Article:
- Attractive, lightweight design
- 802.11b and Bluetooth built in
- good range of modular bay options.
- Moderate battery life
- Poor 3D performance from integrated graphics
- relatively expensive.
Fujitsu Siemens has a reputation for producing stylish and well-featured notebooks, although they're not always the most affordable systems. The new LifeBook S series, some of which feature Intel's Centrino technology, is not going to shake that reputation, if our experience of a pre-production sample of the S-6120 model is any indication. This Centrino system, which provides 802.11b and Bluetooth along with a zippy 1.6GHz Pentium M processor, comes in at £1,499 (ex. VAT), which is a little more than we'd like.
Design & features
The hardware design is hardly revolutionary, but there's enough here to make the S-6120 feel special. Fujistu Siemens' attractive two-tone blue and silver casing reappears. A long plastic section along the top of the lid adds a little something extra, even if it shows greasy finger marks rather more than the metal case itself does. There's a good, strong catch that holds the lid in place when closed yet is easy to release one-handed. The S-6120's 29.3cm by 23.6cm footprint and 13.3in. display put the S-6120 into the category of smaller notebooks, although at 3.5cm thick it's a little taller off the table than some. With nothing but a weight saver in the drive bay the S-6120 weighs 1.7kg. With the CD-RW/DVD-ROM combo drive (with which our sample was supplied) in place, the weight rises to 2kg, which is still pretty portable. Not surprisingly for such a small and slim line notebook, there's no internal floppy drive -- if you want one, you can buy it as an option for the modular bay. The same goes for a second battery, a dual-Type II/Type III PC Card adapter or a second hard drive. Our review sample was supplied with a 40GB hard drive, but a 60GB unit is also available. The S-6120 is reasonably well supplied with I/O options. There are two USB 2.0 ports and a FireWire port, modem and Ethernet connectors, VGA out, line in, headphone and microphone connectors. There's also a single Type II PC Card slot, which can be used for writing to mass storage devices, or to a variety of flash media if you have the requisite adapter cards. If you want to connect to non-USB devices, then the port replicator might be an additional investment. This adds VGA, serial, parallel and PS/2 connectors, along with a further two USB 2.0 ports and an Ethernet port that replaces the one the covered up by the replicator when in situ. The screen is impressive. It is small, as you'd expect given the overall size of the S6120, but somehow looks larger than its 13.3in. diagonal. The 1,024 by 768 pixel native resolution is fine for everyday tasks, and the graphics controller can send up to 1,600 by 1,200 to an external monitor if required. Graphics are handled by the integrated Intel i855 chipset, with video memory being poached from the main system as required. Having both 802.11b and Bluetooth on board might seem like wireless overload, but in fact both can have quite different uses. Wi-Fi (802.11b) is the serious wireless networking solution, while Bluetooth is useful for sending data to and from a mobile phone or handheld, and can be handy for ad hoc networking and file sharing in meetings. Fujutsu Siemens provides its own software, Plugfree to manage Bluetooth connections. This is heavy on visuals and sounds, but allows you to identify types of connected device (handheld, headset, email and Web access for example) using icons, and quickly switch between them. It also comes with a chat client.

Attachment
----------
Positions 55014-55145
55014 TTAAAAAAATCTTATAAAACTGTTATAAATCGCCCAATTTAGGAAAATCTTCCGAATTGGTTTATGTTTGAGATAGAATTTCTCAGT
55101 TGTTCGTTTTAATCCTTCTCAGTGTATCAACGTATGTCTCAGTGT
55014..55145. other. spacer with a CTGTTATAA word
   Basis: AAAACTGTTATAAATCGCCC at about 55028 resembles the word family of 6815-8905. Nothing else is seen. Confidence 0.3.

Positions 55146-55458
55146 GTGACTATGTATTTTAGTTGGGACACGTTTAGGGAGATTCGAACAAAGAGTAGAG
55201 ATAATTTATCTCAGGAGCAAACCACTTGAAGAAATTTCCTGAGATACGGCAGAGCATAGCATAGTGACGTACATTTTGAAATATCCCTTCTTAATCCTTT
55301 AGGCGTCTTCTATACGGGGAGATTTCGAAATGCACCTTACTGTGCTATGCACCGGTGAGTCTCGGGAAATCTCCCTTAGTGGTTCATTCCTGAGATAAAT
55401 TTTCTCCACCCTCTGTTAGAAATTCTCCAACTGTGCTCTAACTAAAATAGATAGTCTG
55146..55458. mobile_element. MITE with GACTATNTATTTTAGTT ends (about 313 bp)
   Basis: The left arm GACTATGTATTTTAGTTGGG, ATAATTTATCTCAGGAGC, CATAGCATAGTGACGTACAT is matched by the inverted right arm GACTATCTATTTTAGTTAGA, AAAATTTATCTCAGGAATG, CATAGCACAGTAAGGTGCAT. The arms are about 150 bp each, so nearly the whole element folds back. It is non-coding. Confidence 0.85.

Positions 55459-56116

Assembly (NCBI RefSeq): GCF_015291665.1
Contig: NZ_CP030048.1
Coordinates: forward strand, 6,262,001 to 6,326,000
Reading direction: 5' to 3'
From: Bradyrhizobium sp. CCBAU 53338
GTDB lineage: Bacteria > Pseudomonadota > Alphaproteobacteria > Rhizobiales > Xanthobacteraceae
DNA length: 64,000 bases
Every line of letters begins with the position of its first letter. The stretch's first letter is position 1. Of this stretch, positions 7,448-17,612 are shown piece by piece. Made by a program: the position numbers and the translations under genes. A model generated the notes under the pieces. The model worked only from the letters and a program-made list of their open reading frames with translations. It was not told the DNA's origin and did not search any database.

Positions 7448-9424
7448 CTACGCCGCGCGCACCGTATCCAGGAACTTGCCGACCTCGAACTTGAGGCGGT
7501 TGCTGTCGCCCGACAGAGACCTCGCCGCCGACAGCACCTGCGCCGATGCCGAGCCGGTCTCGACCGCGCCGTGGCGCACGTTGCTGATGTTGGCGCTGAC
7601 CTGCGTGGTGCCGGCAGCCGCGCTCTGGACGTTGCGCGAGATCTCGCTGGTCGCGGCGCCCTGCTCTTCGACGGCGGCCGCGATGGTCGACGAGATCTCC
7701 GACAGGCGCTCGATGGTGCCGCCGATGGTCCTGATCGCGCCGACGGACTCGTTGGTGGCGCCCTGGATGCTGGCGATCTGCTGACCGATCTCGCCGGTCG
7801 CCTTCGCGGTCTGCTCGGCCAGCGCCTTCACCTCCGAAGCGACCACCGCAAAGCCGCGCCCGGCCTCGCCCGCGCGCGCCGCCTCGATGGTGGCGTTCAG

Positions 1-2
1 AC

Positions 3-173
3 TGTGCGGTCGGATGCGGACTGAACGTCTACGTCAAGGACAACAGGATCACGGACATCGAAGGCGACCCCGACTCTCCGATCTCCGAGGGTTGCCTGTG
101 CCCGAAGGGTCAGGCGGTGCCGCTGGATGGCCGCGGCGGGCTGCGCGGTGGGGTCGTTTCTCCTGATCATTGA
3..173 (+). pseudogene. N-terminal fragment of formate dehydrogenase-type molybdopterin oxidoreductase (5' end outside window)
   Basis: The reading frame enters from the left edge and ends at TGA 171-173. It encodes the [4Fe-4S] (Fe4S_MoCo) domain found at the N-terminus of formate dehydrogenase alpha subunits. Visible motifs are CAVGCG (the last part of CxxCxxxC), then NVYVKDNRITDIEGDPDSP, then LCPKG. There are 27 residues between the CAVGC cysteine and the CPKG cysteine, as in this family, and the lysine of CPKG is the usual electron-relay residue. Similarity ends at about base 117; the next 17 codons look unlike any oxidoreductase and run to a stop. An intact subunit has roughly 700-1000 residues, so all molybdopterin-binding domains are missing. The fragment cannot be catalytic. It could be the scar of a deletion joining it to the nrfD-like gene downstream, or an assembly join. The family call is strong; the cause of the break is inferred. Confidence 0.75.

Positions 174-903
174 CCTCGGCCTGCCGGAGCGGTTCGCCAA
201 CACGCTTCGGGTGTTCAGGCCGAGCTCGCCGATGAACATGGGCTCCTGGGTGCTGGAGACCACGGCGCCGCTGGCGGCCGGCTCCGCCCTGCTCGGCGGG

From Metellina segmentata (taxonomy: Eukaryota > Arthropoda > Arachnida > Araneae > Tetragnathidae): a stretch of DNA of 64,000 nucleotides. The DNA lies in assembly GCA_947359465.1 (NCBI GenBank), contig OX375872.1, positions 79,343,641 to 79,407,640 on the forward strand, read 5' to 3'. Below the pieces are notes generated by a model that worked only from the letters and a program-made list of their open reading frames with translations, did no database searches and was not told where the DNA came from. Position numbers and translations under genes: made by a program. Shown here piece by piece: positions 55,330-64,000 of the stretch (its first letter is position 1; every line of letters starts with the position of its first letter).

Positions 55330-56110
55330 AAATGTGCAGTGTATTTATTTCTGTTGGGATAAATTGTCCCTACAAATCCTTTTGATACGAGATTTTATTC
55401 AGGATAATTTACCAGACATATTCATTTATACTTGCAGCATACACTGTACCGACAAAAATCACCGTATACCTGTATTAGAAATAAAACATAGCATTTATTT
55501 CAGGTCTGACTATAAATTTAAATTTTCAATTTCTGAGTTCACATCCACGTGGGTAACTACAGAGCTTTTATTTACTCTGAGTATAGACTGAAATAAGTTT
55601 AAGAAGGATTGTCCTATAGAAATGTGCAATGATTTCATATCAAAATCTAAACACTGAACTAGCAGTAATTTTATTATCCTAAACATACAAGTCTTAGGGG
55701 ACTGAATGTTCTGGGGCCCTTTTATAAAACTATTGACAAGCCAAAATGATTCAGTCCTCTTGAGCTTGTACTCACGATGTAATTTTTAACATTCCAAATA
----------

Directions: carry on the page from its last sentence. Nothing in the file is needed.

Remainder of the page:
Performance & battery life
With its 1.6GHz Pentium M processor and 256MB of SDRAM (expandable to 1GB), you'd expect pretty good application performance from the LifeBook S-6120, and it doesn't disappoint. A (mainstream application-based) Business Winstone 2001 score of 52.3 is very good. Unfortunately, we weren't able to get the (high-end application-based) Content Creation Winstone 2002 test to complete, but you should have no problem running moderately demanding tasks on this system. The only question mark, of course, is 3D performance from the 855GM chipset's integrated graphics: a 3DMark 2001 score of 1,818 is way off the current notebook pace. If you're buying a lightweight notebook, you can probably live without top-notch 3D performance, but you're almost certainly looking for good battery life. Unfortunately, the LifeBook S-6120 is disappointing in this regard -- particularly for a Centrino system: we could only squeeze 2 hours and 47 minutes from the S-6120's 4,000mAh Li-ion battery with the system in desktop mode, which is a long way behind the best Centrino notebooks we've tested. Even so, you should be able to get over three hours' battery life by tweaking the power management settings. Overall, this is a nicely designed and well featured notebook that's light enough to be taken on your travels. The only drawbacks are its moderate battery life and relatively steep price.